Stick around this life long enough, and you’ll become aware of a painful truth about the human condition: we often don’t do the things we ought to be doing for our own well-being. Researchers use the term ‘non-adherence’ to describe this lack of follow-through when it comes to advice.
THE COMPLEXITY BARRIER
Many factors contribute to financial non-adherence. Some of those are well beyond the control of the professional, whereas others fall solidly within the domain of what you can influence or direct. This article focuses on one of the major determinants of non-adherence that IS under your control – namely, advice complexity.
In my work as a financial psychologist, I frequently encounter people who are in serious need of investment or insurance advice but who refuse to darken the door of a financial professional. The number one reason they cite? "I hate those meetings. I end up feeling stupid. And I never know whether they’re exploiting my stupidity to sell me stuff I don’t need."
Skilled professionals deliver advice in a manner that makes clients feel well-informed and confident with the agreed-upon course of action. A big part of that skill lies in ensuring mutual understanding.
By contrast, unskilled advisors set clients up to feel stupid by:
- assuming a level of background knowledge that is not, in fact, present
- using jargon
- presenting too much information at once
THE CURSE OF KNOWLEDGE
It is estimated that physicians learn over 13,000 new terms in the course of their training. I suspect financial professionals are not far behind. No matter our profession, we’re all vulnerable to something that economists have dubbed "The Curse of Knowledge": once we know something, it’s difficult to remember what it was like to not know that thing. It’s even more difficult to understand and predict the actions of people who don’t share the knowledge. Too often, we incorrectly assume that clients have a greater degree of financial sophistication than they in fact possess.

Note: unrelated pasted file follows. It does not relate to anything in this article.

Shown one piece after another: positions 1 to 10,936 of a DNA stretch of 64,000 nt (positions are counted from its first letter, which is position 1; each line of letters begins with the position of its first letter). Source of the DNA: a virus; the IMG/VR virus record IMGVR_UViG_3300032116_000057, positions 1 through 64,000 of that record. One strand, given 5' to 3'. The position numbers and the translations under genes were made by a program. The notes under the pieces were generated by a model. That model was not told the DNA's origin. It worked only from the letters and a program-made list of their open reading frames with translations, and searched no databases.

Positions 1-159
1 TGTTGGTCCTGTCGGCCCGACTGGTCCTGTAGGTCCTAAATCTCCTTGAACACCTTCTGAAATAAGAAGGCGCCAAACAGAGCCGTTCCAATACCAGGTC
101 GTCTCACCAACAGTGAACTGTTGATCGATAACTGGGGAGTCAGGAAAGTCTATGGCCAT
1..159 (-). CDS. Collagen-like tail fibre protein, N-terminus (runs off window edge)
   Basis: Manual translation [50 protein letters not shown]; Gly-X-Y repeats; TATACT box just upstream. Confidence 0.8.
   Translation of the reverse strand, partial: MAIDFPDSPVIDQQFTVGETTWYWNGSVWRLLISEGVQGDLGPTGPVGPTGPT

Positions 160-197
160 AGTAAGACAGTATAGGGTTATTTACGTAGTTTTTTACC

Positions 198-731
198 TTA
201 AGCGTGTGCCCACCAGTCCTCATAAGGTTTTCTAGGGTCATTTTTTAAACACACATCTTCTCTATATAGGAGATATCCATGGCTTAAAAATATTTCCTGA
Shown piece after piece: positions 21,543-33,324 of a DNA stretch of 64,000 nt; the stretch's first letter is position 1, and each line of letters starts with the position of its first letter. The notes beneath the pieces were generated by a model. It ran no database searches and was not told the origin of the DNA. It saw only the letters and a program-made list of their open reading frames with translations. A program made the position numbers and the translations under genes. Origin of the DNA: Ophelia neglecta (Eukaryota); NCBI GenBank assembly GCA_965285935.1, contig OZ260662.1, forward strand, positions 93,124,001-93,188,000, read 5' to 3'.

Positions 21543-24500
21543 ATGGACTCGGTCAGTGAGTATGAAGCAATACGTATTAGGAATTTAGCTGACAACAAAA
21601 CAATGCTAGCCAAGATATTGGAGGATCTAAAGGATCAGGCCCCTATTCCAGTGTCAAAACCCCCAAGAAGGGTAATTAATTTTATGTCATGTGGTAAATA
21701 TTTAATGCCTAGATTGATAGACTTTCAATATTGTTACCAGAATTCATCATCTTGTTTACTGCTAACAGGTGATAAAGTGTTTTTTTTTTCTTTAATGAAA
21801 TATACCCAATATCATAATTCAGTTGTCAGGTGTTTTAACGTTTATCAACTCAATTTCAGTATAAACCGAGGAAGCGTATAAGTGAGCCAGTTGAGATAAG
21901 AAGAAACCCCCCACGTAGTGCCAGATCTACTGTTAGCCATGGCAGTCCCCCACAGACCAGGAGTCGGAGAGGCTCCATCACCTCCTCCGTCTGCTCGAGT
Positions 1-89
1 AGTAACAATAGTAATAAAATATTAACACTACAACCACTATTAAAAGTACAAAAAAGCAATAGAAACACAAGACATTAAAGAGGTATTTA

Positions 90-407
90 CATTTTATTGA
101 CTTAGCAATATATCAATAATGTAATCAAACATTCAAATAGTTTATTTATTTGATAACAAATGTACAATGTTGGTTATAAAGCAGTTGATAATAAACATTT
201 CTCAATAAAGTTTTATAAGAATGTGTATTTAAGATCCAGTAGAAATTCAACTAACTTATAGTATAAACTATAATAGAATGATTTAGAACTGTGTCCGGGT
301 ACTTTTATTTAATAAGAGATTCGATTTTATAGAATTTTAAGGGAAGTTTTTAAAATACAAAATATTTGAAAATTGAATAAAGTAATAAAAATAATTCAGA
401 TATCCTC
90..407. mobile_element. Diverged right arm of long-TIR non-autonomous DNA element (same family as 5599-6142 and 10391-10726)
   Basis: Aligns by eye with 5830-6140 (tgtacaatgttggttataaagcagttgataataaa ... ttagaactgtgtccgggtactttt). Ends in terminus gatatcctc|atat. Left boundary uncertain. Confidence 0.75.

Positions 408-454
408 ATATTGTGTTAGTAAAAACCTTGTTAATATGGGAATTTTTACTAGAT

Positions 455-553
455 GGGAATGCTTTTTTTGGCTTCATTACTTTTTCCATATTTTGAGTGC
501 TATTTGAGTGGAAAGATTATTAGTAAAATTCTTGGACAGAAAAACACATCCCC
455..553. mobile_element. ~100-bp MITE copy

Need proof? Consider this: according to the federal Task Force on Financial Literacy, the average Canadian does not have the requisite level of financial knowledge to understand a credit card statement or a cell phone bill. How, then, do you suppose the average person fares when presented with a typical investment prospectus or an array of insurance options, let alone a comprehensive financial plan? "I feel like a blithering idiot!," one highly educated client told me when describing his earlier meeting with a CFP® professional. As a result, he will not be returning for a second meeting.
I happen to know the planner involved. She’s highly competent, ethical and caring. But she failed to appreciate and mitigate the Curse of Knowledge. She assumed that this prospective client’s obvious intelligence and education meant that he knew more than he did about the domain of finance. And she discovered a stark reality: in order to avoid feeling stupid, people will put their financial futures at risk.